Does Brain Training Work? Depends. Better Question is, How, When, for Whom Can Brain Training Work?
You may have read a new wave of articles claiming that “brain training doesn’t work”, based on the recent research meta-analytic review Is Working Memory Training Effective? (Developmental Psychology, May 2012), whose abstract says:
“It has been suggested that working memory training programs are effective both as treatments for attention-deficit/hyperactivity disorder (ADHD) and other cognitive disorders in children and as a tool to improve cognitive ability and scholastic attainment in typically developing children and adults…The authors conclude that memory training programs appear to produce short-term, specific training effects that do not generalize.” (Review is available Here)
Several colleagues have asked for comment, and I have pointed out several weaknesses in the review that prevent it from categorically answering the purported question “Is Working Memory Training Effective.” First, it seems to analyze only exaggerated claims instead of more specific and solid ones (which makes it much easier to attack the claims, same as if we said, “It has been suggested that cars can fly. However, evidence reviewed does not support that claim. Hence, cars don’t work”). Second, the review mixes very different programs into one pool. And, third, it seems to ignore the emerging understanding of the real value AND limitation underlying “serious brain training” or neuroplasticity-based interventions, from meditation to cognitive behavioral therapy to bio/EEG-feedback to cognitive training: they are not “magic pills” or “general solutions” but targeted tools in a new kind of toolkit. So the real question is how and when and for whom to target those brain training tools to enhance probability of value. A car may not fly, or be the best way to commute to many people with good public transportation options, but it sure can come handy when used appropriately.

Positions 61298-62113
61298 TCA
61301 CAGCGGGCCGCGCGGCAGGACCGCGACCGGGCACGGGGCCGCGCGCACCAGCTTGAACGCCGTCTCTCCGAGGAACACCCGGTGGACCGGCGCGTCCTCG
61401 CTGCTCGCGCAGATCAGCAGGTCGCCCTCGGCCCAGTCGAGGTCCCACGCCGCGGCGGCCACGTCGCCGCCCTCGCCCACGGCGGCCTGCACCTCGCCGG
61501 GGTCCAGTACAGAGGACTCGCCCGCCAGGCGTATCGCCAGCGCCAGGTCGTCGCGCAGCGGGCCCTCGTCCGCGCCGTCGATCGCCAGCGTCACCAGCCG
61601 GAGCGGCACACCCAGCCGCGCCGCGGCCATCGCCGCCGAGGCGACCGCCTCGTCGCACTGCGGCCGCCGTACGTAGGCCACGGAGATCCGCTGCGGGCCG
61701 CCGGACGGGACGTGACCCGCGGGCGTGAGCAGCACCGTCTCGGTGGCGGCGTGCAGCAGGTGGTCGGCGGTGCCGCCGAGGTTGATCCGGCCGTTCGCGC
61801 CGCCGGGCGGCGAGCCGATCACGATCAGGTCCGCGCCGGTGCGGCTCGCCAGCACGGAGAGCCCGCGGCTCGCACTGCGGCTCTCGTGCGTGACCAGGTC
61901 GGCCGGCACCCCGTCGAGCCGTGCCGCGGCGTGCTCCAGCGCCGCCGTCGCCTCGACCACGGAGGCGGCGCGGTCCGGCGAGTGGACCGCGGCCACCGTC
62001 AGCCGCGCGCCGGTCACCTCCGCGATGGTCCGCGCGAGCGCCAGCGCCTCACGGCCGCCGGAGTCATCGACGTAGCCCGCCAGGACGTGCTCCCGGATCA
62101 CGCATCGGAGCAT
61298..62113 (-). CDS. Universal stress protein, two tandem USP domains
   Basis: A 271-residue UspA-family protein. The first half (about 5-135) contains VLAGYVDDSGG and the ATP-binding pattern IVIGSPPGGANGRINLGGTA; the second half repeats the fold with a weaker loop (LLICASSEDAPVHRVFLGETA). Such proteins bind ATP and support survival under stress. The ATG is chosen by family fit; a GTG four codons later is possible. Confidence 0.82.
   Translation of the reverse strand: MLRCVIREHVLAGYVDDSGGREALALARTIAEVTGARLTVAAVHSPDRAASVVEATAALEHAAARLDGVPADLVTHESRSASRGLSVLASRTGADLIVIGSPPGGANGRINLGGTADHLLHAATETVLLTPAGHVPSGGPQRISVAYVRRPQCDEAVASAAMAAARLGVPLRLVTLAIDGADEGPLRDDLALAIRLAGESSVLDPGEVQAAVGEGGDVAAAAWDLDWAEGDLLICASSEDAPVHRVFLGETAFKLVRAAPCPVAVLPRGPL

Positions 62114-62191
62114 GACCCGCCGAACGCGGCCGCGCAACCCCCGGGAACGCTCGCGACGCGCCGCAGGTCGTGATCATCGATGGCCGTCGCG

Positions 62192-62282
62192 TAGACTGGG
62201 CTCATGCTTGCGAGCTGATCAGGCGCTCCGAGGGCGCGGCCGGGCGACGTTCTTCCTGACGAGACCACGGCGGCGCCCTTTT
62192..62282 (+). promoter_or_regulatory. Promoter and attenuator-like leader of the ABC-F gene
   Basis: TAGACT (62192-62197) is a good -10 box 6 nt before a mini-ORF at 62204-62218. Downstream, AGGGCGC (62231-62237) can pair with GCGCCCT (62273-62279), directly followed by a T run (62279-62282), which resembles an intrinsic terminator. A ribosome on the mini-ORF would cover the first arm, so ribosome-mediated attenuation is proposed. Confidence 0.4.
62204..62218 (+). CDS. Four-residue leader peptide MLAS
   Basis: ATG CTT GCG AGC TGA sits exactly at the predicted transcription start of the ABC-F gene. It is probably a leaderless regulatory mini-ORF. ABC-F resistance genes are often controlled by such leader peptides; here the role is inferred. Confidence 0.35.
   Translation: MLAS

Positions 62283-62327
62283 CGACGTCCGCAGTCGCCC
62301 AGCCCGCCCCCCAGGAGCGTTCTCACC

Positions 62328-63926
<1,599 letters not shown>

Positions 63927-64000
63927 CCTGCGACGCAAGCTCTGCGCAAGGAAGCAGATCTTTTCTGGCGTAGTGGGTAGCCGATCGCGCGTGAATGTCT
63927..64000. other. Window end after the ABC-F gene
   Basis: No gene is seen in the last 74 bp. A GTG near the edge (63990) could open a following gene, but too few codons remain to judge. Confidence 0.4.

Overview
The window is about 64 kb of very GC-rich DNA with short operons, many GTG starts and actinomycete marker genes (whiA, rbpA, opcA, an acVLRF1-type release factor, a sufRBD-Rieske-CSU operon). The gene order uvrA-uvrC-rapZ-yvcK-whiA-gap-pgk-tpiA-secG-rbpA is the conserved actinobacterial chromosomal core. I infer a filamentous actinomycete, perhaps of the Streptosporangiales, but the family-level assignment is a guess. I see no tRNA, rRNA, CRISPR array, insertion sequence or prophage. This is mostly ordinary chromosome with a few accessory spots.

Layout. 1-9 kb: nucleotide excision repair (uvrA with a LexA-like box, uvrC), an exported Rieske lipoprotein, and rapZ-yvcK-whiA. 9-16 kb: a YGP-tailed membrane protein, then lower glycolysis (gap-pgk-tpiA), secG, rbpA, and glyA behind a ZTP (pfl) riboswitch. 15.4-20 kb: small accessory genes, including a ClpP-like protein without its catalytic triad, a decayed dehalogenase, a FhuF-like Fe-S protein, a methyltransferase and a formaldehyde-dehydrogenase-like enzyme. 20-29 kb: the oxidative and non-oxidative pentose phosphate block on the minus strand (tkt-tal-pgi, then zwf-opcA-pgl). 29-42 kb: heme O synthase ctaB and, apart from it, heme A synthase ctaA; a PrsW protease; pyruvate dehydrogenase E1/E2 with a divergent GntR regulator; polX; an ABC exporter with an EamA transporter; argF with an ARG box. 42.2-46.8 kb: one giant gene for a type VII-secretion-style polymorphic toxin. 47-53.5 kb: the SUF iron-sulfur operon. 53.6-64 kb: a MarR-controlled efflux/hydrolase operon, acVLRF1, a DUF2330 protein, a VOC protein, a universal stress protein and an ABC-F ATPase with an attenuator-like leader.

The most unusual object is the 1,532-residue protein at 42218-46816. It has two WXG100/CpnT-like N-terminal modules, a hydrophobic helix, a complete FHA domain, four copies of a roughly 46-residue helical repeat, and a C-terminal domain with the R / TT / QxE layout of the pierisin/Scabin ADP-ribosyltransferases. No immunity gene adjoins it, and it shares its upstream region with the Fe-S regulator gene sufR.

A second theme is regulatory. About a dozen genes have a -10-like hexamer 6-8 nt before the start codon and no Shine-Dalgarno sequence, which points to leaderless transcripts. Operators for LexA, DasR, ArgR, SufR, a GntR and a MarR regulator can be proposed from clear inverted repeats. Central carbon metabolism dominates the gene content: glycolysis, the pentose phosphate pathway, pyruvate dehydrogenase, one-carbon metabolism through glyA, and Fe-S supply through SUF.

An even more recent, and quite more insightful, review, supports and expands this critical point.
Brain training in progress: a review of trainability in healthy seniors (Frontiers in Human Neuroscience, June 2012):
“…Brain training, currently highly popular among young and old alike, promises that users will improve on certain neurocognitive skills, and this has indeed been confirmed in a number of studies. Based on these results, it seems reasonable to expect beneficial effects of brain training in the elderly as well. A selective review of the existing literature suggests, however, that the results are neither robust nor consistent, and that transfer and sustained effects thus far appear limited. Based on this review, we argue for a series of elements that hold potential for progress in successful types of brain training: (1) including flexibility and novelty as features of the training, (2) focusing on a number of promising, yet largely unexplored domains, such as decision-making and memory strategy training, and (3) tailoring the training adaptively to the level and progress of the individual…”
This type of analysis is precisely what we need more of, and why we devoted one full session of the 2012 SharpBrains Virtual Summit to a discussion of “What “conditions” seem to influence transfer from training to real life benefit? As a number of non-invasive technologies get increased mainstream use, it is important to examine which “conditions” seem to mediate transfer from training to real life benefit.”
Paraphrasing hockey player Wayne Gretzky, let’s skate to where the puck is going to be, not where it has been.